Empathizing With Personal Stories

From domestic and sexual abuse, to LGBTQ rights, to social injustice, Lifetime keeps taking on complex stories and making them personal. In the footsteps of “Flint,” which demonstrated how grassroots activism led by women in the Flint community raised awareness of the Michigan water emergency, Lifetime now tackles the ongoing U.S. border crisis through “Torn From Her Arms,” the real-life story of Cindy Madrid (Fátima Molina) and her 6-year-old daughter, Ximena (Camila Núñez), who fled violence in El Salvador, only to be separated at the border.

In the film, Judy Reyes portrays Thelma Garcia, a Texas immigration lawyer who works tirelessly to reunite the pair. “As a Latina and first-generation American and mother, I find the separation of families the ultimate cruelty and one that we need to help people understand,” says Reyes. “Upon reading the script, I was moved by its authenticity, heartbreak and urgency.”

But it is not only tugging at viewers’ heartstrings that appealed to the actor. To Reyes, an up close and personal perspective on a topical crisis can penetrate people’s awareness in a way that news often fails to do. “Pop culture can use the arts to tell the stories of those who are often deemed invisible,” she says. “Film and social media can shine a light, inform and point out injustices to and about those who perpetuate them. The virtual voice is extremely powerful, often enough to create the change we’re looking to see.”

As with Gallo, the emphasis on women’s perspectives of a national crisis — both in front of and behind the camera — was part of the appeal for Reyes to collaborate with the network. “It’s really important to see ourselves and our stories told through our lens and experience,” says the actor. “Lifetime is a great home for this film, because its key audience has an opportunity to not only relate, as women and women of color, but sympathize with the women who survive and expose these [horrors].”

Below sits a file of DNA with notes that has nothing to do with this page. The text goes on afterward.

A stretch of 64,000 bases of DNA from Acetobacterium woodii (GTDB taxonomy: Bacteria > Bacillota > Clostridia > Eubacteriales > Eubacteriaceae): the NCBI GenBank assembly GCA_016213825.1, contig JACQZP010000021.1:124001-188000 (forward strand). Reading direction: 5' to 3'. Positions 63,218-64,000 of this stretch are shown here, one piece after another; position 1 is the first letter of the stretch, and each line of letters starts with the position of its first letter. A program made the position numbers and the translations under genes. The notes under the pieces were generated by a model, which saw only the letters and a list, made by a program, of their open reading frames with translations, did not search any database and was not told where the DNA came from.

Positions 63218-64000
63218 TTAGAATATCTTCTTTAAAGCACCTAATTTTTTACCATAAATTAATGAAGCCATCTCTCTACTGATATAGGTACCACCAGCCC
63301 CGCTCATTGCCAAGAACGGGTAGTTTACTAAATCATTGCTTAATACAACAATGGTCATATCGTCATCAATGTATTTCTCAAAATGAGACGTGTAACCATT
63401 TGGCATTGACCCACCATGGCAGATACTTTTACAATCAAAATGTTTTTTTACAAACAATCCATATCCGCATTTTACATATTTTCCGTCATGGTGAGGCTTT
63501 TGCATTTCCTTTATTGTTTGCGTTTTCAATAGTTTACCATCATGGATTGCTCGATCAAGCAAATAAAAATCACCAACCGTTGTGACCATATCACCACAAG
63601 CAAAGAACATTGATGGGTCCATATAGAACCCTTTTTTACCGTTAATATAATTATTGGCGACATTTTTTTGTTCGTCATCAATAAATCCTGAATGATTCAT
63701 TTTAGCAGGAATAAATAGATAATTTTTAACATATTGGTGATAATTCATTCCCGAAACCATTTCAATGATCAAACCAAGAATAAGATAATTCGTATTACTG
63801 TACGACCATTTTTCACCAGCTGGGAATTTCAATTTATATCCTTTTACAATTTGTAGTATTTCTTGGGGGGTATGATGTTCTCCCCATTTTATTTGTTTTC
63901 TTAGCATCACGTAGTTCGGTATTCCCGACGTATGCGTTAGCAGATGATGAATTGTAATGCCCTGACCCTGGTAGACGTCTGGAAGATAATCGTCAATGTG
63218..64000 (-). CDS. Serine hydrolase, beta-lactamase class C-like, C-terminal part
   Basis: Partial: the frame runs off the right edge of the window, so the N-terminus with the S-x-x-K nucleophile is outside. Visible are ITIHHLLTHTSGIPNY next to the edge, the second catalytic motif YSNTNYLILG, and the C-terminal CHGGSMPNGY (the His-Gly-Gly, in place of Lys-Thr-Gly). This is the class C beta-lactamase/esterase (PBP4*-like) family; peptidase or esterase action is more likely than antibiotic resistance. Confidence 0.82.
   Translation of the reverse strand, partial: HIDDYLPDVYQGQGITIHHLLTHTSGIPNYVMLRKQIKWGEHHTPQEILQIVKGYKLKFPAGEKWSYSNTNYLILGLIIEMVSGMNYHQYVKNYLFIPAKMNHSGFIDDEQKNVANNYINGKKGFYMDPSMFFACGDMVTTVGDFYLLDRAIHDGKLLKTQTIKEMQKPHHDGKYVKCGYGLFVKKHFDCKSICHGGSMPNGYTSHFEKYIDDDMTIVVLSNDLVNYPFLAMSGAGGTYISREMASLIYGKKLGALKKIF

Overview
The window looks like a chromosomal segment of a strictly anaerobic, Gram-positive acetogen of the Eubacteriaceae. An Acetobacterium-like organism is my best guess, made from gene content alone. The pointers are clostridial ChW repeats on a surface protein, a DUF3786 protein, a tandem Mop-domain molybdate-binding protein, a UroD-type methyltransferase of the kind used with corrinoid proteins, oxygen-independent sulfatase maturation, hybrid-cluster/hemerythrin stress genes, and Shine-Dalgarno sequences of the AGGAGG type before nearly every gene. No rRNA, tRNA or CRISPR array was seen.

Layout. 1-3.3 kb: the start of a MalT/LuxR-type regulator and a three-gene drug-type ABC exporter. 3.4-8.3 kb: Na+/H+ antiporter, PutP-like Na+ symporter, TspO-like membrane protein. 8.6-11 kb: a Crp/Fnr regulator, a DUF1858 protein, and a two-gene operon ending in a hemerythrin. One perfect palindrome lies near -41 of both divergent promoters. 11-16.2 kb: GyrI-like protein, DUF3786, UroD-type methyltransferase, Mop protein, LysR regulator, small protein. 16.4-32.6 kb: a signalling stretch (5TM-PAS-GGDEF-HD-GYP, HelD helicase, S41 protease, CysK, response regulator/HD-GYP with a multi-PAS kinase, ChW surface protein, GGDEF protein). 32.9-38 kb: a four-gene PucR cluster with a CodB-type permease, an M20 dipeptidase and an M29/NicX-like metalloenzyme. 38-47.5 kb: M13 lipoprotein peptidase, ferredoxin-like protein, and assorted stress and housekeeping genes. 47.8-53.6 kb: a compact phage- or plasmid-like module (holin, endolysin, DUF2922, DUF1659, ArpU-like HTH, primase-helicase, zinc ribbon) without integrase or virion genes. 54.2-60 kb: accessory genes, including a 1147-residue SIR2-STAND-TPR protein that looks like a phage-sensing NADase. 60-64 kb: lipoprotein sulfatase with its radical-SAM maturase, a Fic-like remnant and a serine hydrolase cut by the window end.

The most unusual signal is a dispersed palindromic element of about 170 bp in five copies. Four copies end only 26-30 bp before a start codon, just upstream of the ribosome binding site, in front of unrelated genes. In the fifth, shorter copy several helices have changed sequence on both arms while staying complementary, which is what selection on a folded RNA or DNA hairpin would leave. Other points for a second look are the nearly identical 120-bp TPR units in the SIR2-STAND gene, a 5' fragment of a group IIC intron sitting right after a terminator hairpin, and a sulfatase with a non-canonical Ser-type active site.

There is “absolutely no other way” to operate a women’s network with authenticity than to have women lead and voice these projects, says Brie Miranda Bryant, senior VP of unscripted development and programming. As an established platform for women to tell their stories in their own words, Lifetime nimbly strikes the balance between buzzy and informational. “Authentic stories are most times, by nature, informative,” says Bryant. “They’re also hysterical, inspiring, heartbreaking, liberating.”

Occasionally, a show comes along for which the impact on viewers is not purely anecdotal, but measurable in hard numbers, such as by tracking virality online and seeing how the subject matter strikes wider conversations on social media.

When you connect with people through art, that’s when people are more willing to make life changes.